The embodiment of the invention described is useful to dealers needing to fulfil large customer orders, to proprietary dealers needing to square positions at the end of a trading day, to funds and large corporates wanting to use the credit pool on the system to conduct transactions more economically and to institutions wishing to earn fees by acting as prime brokers. Broker fees are reduced as the deal size is much bigger so there are less deals. Unlike existing anonymous systems, the existence of large orders in the market is not detectable by other parties and so prices are not negatively affected.

Most importantly, participants only allocate credit to the system for a short time before the auction and are notified of the outcome of the auction shortly after the auction. This allows unutilised credit to be unreserved so customers can quickly reserve that credit for other trading operations and so maximise their trading opportunities.

To a bank's customers, embodiments of the invention offer better prices as there is access to a large liquidity pool. As there is a defined time for order execution, customers benefit from knowing quickly whether their orders have been completed. Moreover customers are certain that they will remain anonymous to all but those parties with whom they have traded.

The embodiment described conducts auctions on the basis of limit orders entered by participants. In one variation of the system and method, the system may be used to permit traders to trade at a defined benchmark price. Benchmarks are used in the industry to define a reliable reference for the instrument being traded at intervals throughout the trading day. Orders can be input to transact at particular benchmark fixings and can be matched instantly as price is not a variable; the only variable is bilateral credit. Traders may cancel orders at any time up to a cut-off time as discussed above. In this case, the cut-off is the benchmark fixing time rather than an auction time. Orders are entered into the system only with an amount and a reference to the benchmark fixing at which the trader wants to trade. The order can be filled prior to the time at which the benchmark is fixed, at which point the trade takes place.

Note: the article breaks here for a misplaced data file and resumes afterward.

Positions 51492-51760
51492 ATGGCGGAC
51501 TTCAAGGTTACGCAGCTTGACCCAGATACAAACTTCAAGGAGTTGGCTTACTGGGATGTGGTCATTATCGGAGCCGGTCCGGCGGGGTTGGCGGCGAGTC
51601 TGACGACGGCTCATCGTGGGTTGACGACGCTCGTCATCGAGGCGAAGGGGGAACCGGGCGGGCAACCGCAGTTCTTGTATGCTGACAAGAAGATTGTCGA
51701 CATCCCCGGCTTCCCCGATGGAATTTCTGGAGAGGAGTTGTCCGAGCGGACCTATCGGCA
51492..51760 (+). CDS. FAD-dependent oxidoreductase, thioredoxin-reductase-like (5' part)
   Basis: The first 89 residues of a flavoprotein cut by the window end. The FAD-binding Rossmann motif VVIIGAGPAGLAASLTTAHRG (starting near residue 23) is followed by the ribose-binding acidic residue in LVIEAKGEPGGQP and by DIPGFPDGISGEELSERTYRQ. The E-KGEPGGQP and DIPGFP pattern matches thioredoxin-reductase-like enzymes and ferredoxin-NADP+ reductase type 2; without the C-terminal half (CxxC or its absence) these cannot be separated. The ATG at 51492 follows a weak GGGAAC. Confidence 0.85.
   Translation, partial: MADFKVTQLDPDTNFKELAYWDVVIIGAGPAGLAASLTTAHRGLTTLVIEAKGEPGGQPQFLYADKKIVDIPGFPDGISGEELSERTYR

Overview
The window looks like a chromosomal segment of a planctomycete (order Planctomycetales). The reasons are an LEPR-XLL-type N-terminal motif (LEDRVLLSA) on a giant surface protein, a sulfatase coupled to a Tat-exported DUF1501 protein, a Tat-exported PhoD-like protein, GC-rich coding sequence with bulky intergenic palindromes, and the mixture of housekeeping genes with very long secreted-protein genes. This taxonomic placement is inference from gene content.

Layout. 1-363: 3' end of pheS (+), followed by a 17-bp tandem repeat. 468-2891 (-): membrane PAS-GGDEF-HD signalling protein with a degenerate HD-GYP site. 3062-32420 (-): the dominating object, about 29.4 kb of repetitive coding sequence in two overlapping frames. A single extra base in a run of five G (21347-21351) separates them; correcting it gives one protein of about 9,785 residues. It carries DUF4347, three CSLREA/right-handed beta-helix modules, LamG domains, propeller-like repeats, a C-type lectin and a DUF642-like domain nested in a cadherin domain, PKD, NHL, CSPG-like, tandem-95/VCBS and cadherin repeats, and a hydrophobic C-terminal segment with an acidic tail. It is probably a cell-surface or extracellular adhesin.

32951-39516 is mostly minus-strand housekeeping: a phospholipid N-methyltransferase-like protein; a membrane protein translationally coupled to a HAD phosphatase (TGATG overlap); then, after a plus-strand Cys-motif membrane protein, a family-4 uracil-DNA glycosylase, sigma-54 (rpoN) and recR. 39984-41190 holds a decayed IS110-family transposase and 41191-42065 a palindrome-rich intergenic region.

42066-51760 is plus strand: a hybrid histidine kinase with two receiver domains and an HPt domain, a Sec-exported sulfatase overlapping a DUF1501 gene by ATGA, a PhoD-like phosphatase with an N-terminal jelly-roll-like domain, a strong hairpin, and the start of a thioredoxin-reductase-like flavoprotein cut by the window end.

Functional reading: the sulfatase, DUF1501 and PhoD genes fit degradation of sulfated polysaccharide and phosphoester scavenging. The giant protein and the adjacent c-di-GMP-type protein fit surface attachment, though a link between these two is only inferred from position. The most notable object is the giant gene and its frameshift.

This variation has the advantage of overcoming any uncertainty that the limit order based system described above may provide. As traders do not know whether they have an open position until after the auction, there may be a rush to the market to cover open positions when the auction results are known. Dealing at a benchmark rate avoids the uncertainty of the limit order embodiment and prevents liquidity being channelled to certain points in the day.

Various other modifications to the embodiments described are possible and will occur to those skilled in the art without departing from the scope of the invention which is defined by the following claims.

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Classifications
U.S. Classification705/37, 705/38, 705/39
International ClassificationG06F, G06Q30/00, G06Q40/00
Cooperative ClassificationG06Q30/08, G06Q20/10, G06Q40/025, G06Q40/04
European ClassificationG06Q40/04, G06Q30/08, G06Q40/025, G06Q20/10
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Nov 17, 2005ASAssignment
Owner name: EBS GROUP LIMITED, UNITED KINGDOM
Free format text: ASSIGNMENT OF ASSIGNORS INTEREST;ASSIGNORS:SCHOEN, JOHN E.;ZUBAIRI, NASIR A.;HOWORKA, EDWARD R.;ANDOTHERS;REEL/FRAME:018071/0931;SIGNING DATES FROM 20050930 TO 20051020
Free format text: ASSIGNMENT OF ASSIGNORS INTEREST;ASSIGNORS:SCHOEN, JOHN E.;ZUBAIRI, NASIR A.;HOWORKA, EDWARD R.;ANDOTHERS;SIGNING DATES FROM 20050930 TO 20051020;REEL/FRAME:018071/0931